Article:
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Kat-Katha: Hope for the former sex workers

Gitanjali Babbar, the founder of Kat-Katha (Photo courtesy of Kat-katha website)

An Indian, Gitanjali Babbar, founded the non-profit organization Kat-Katha in 2011 to create a safe space for the sex workers to live independently.

A social worker who left the lucrative government job, Gitanjali, created the Dream village for the sex workers to gain their dignity and respect. The team helps them to be confident in standing on their own feet with proper skill. 

She received many awards such as L’oreal Paris Feminal Women Awards for her amazing work in education presented by renowned actress Sonam Kapoor in 2015, Times Now Amazing Indian Award, Zee TV Fempowerment, Mahindra Rise Award, Tejaswini award from Doordarshan, Reebok Fit To Fight award to honor women who have been relentlessly working and have established their own identity on December 16, 2016, PNB Women of the Year, Radio Mirchi “Delhi Ke Hero” on September 30, 2015, and others.

Gitanjali recalled her first experience to meet with the sex workers at the brothels on Garstin Bastion Road (GB Road) in Delhi, India. 

She was sent by the National AIDS Control Organization (NACO) and it was a challenging project. She saw the poor living of the sex workers in brothels with small dark rooms, with no ventilation, and with two meals a day.

From her visits with NACO, Gitanjali came to know that there were 30-40 girls at a brothel. She wanted to talk more and listen more to them but she did not get the chance to discuss except the official concerns of protection and sexual health.

She said in the story on Kat-Katha’s website, “Thereon, every time I had to visit the GB Road center, I would make sure that I went inside brothels, took a closer look; and I found out that they were deprived of all rights and freedom. They were slaves.”

She decided to make a change for them to bring back dignity and respect. She started her intention with the help of her friend Ankush who later became the regional head of “Yuva Parivartan”, an NGO facilitating skill development for youth. They started with the training of newer skills for their livelihood. For the space, Mr. Raess offered a floor of his nursing home.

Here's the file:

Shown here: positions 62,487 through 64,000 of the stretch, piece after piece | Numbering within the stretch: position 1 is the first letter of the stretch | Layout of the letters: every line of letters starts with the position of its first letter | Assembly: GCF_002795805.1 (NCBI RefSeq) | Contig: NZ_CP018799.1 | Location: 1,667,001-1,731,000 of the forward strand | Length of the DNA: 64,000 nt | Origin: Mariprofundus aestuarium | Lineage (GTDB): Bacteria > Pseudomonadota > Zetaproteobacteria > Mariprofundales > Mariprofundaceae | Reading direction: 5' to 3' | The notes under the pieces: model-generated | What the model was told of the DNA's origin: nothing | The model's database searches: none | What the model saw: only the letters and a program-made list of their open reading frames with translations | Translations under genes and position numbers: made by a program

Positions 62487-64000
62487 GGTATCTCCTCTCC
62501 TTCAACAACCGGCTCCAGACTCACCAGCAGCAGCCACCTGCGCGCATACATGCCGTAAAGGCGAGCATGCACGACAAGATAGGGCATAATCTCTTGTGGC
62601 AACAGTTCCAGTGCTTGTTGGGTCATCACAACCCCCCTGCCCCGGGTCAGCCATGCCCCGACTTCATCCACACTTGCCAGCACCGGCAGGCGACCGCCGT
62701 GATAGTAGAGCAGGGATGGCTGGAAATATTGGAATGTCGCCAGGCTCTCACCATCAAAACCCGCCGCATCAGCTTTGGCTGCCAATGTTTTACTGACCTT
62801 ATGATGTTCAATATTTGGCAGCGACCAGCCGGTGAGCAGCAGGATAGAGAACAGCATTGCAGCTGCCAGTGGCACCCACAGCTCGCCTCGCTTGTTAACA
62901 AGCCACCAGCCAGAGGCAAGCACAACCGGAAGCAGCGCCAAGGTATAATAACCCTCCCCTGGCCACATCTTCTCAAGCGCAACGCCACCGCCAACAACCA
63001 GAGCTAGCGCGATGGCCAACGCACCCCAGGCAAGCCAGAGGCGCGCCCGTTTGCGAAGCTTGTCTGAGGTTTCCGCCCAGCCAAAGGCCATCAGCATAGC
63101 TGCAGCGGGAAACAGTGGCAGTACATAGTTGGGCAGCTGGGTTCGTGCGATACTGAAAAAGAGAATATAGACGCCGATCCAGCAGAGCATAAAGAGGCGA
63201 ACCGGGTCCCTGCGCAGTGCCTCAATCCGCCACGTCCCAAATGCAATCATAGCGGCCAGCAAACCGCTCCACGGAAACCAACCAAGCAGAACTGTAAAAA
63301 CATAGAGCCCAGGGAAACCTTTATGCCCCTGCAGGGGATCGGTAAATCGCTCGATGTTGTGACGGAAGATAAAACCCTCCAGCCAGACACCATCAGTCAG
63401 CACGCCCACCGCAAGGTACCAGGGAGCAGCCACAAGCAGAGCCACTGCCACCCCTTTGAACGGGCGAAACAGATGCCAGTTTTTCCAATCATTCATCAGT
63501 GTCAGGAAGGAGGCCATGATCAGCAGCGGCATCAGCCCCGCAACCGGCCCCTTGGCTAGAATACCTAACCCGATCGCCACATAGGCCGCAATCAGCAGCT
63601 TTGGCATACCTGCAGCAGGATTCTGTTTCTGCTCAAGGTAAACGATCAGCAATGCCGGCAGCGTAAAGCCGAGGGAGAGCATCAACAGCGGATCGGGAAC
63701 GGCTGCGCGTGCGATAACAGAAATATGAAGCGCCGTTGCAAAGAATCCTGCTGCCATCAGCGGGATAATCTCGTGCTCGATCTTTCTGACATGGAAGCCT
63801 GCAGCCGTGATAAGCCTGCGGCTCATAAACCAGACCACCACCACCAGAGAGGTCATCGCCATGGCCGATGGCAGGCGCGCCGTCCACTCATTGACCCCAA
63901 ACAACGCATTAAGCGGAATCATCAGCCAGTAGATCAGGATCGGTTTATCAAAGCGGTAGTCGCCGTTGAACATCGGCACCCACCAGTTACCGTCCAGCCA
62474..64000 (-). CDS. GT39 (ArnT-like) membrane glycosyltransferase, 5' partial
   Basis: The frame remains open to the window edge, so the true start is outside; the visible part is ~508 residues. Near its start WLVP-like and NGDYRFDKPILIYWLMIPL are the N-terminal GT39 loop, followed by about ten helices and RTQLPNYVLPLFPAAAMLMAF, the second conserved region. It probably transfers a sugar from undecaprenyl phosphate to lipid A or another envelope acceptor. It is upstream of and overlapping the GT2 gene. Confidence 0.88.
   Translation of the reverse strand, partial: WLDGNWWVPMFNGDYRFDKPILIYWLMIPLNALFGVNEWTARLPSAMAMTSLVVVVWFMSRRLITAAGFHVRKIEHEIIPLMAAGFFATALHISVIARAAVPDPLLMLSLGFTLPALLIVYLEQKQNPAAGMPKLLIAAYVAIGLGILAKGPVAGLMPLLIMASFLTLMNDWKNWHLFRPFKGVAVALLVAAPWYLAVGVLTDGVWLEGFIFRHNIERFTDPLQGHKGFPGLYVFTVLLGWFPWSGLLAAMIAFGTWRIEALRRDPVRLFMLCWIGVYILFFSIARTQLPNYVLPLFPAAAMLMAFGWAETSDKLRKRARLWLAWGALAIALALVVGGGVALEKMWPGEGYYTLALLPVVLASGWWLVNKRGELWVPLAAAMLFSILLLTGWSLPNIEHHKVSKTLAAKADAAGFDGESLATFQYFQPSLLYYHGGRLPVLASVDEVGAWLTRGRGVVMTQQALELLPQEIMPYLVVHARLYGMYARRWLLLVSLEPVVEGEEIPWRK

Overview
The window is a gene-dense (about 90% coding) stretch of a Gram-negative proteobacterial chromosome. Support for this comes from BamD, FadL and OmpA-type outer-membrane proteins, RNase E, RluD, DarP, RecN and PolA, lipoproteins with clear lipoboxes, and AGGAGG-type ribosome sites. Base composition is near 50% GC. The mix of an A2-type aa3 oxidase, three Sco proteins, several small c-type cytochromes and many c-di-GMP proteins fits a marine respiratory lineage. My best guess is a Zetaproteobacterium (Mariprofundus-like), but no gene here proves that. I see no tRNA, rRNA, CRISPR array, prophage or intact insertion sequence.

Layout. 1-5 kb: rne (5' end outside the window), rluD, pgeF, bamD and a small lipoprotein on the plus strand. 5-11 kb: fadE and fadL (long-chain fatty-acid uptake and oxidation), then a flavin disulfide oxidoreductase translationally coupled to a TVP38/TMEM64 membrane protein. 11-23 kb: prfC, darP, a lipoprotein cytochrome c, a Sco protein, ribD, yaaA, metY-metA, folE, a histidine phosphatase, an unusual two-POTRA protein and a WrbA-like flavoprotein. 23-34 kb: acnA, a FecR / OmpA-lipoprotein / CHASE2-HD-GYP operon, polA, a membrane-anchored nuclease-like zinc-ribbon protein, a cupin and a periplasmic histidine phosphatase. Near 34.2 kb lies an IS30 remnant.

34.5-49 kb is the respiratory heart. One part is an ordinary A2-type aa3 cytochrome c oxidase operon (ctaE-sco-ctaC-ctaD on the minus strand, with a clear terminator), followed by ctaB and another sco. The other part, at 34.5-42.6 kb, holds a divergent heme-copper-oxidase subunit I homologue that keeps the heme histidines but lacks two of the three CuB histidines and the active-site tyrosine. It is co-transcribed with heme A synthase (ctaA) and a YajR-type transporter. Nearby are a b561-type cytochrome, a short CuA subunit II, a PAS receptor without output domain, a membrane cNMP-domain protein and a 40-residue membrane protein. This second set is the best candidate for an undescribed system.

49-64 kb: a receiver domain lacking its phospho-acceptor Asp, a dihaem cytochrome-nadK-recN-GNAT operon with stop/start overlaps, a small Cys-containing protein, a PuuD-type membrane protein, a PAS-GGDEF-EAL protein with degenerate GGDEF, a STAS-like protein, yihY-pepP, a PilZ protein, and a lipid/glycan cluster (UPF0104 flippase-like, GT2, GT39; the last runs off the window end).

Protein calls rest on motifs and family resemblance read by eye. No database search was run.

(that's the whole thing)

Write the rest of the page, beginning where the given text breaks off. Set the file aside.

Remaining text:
At first, they did not dare to trust because they were cheated in their lives to be sex workers and were not willing to trust again. For the first time, two women joined the program. She took this opportunity to prove to others how the team helps.

They taught them how to sew with a trainer. And the other two women joined. A volunteer, Abhay, joined the team and he became the responsible person for the administrative work of the team. 

The team searched the volunteers to teach the women how to read and write. Radha willingly accepted to come to the GB Road and teach them. She enjoyed teaching them and became friends with them. 

Gitanjali realized that they need a home so that they could come out of the brothels.

As expressed in ourbetterworld.com, Gitanjali shares, “Staying in that space, one cannot live the life that one desires. Till the time you do not come out of the brothel, the owners hold your life, and your agency will not be in your hands.”

She found the difficulties to find a place for them.

“Nobody wants to give their space to sex workers and their children. So, whenever we set up our space somewhere we were asked to move from that space for some reason,” explains Gitanjali. 

After ten years of searching, Kat-Katha has recently secured a place, appropriately named “Dream Village” for the women to move into and make their own. 

“There are others also who, like us, want to do better. There are many “didis” [sisters] who want to come out of there but are helpless and cannot leave. We have a dream that we come out from that space and do some good work,” a client said.

The client adds: “People should not see us through that gaze. I am also a mother, a daughter, and a sister. How one sees people in their homes, we want people to see us the same way.”

According to indiatoday.in, published on May 27, 2022, there are about 0.825 million sex workers in India as of September 2021. 

“My interactions with, 'them': The Untold Story,” says Gitanjali.

The team was growing and extending the stitching classes, bridge school, and other training programs for the sex workers and their children. 

The Kat-Katha has four phases;

The first phase is relationship building; the team focuses on building a strong relationship with the community for the foundation of transformation after identifying the needs of women and children through research and surveys.

The second phase is bridge school at GB Road as education to bridge the gap between the community and society.

The third phase is Empower Projects which is to empower the victims with the training, exposure, and financial support for their livelihood so that they can choose a meaningful life.

The fourth phase is freedom from forced sex work which is the victims and their children can live a life of freedom, even without the support of Kat-Katha. 

The team impacted over 2,200 trafficked women and 200 children on the GB Road within nine years.

Whenever Gitanjali felt low or happy, she reminded herself to leave a mark so impactful that even God is delighted. 

Despite many difficulties, Gitanjali expressed her conviction, “I am certain, we will witness the day when all of 2,900 women will be skilled, literate, and have a livelihood other than sex work. 

They will get the chance to hold their heads high, and the culprits will be held culprit for their follies. And, they will not only be accepted outside the G.B. Road but also receive support and respect.” - Patrick Soe Htun with the inputs from ourbetterworld.org and kat-katha.org

 

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